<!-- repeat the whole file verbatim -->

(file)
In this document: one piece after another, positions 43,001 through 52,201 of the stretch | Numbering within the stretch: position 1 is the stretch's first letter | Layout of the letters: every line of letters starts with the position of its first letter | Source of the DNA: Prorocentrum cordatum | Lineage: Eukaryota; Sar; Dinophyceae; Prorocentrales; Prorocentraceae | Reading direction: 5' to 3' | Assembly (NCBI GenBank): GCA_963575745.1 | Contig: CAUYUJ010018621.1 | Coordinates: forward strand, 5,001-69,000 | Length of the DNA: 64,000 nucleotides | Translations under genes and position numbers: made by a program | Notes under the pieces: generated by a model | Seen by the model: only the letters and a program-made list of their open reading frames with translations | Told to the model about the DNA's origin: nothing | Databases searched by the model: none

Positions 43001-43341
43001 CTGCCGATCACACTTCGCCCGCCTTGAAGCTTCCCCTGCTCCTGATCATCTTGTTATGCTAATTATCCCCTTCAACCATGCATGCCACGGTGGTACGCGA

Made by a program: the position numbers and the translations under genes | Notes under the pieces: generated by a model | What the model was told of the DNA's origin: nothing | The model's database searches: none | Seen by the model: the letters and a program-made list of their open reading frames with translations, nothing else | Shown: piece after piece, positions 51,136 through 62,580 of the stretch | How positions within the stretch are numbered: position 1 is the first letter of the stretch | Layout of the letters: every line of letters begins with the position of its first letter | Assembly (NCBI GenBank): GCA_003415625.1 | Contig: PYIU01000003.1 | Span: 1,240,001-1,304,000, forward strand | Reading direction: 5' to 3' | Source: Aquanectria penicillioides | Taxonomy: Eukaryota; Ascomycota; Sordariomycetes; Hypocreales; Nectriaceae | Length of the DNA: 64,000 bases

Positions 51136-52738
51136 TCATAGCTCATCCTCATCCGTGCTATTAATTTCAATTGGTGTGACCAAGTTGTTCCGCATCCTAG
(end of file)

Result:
In this document: one piece after another, positions 43,001 through 52,201 of the stretch | Numbering within the stretch: position 1 is the stretch's first letter | Layout of the letters: every line of letters starts with the position of its first letter | Source of the DNA: Prorocentrum cordatum | Lineage: Eukaryota; Sar; Dinophyceae; Prorocentrales; Prorocentraceae | Reading direction: 5' to 3' | Assembly (NCBI GenBank): GCA_963575745.1 | Contig: CAUYUJ010018621.1 | Coordinates: forward strand, 5,001-69,000 | Length of the DNA: 64,000 nucleotides | Translations under genes and position numbers: made by a program | Notes under the pieces: generated by a model | Seen by the model: only the letters and a program-made list of their open reading frames with translations | Told to the model about the DNA's origin: nothing | Databases searched by the model: none

Positions 43001-43341
43001 CTGCCGATCACACTTCGCCCGCCTTGAAGCTTCCCCTGCTCCTGATCATCTTGTTATGCTAATTATCCCCTTCAACCATGCATGCCACGGTGGTACGCGA

Made by a program: the position numbers and the translations under genes | Notes under the pieces: generated by a model | What the model was told of the DNA's origin: nothing | The model's database searches: none | Seen by the model: the letters and a program-made list of their open reading frames with translations, nothing else | Shown: piece after piece, positions 51,136 through 62,580 of the stretch | How positions within the stretch are numbered: position 1 is the first letter of the stretch | Layout of the letters: every line of letters begins with the position of its first letter | Assembly (NCBI GenBank): GCA_003415625.1 | Contig: PYIU01000003.1 | Span: 1,240,001-1,304,000, forward strand | Reading direction: 5' to 3' | Source: Aquanectria penicillioides | Taxonomy: Eukaryota; Ascomycota; Sordariomycetes; Hypocreales; Nectriaceae | Length of the DNA: 64,000 bases

Positions 51136-52738
51136 TCATAGCTCATCCTCATCCGTGCTATTAATTTCAATTGGTGTGACCAAGTTGTTCCGCATCCTAG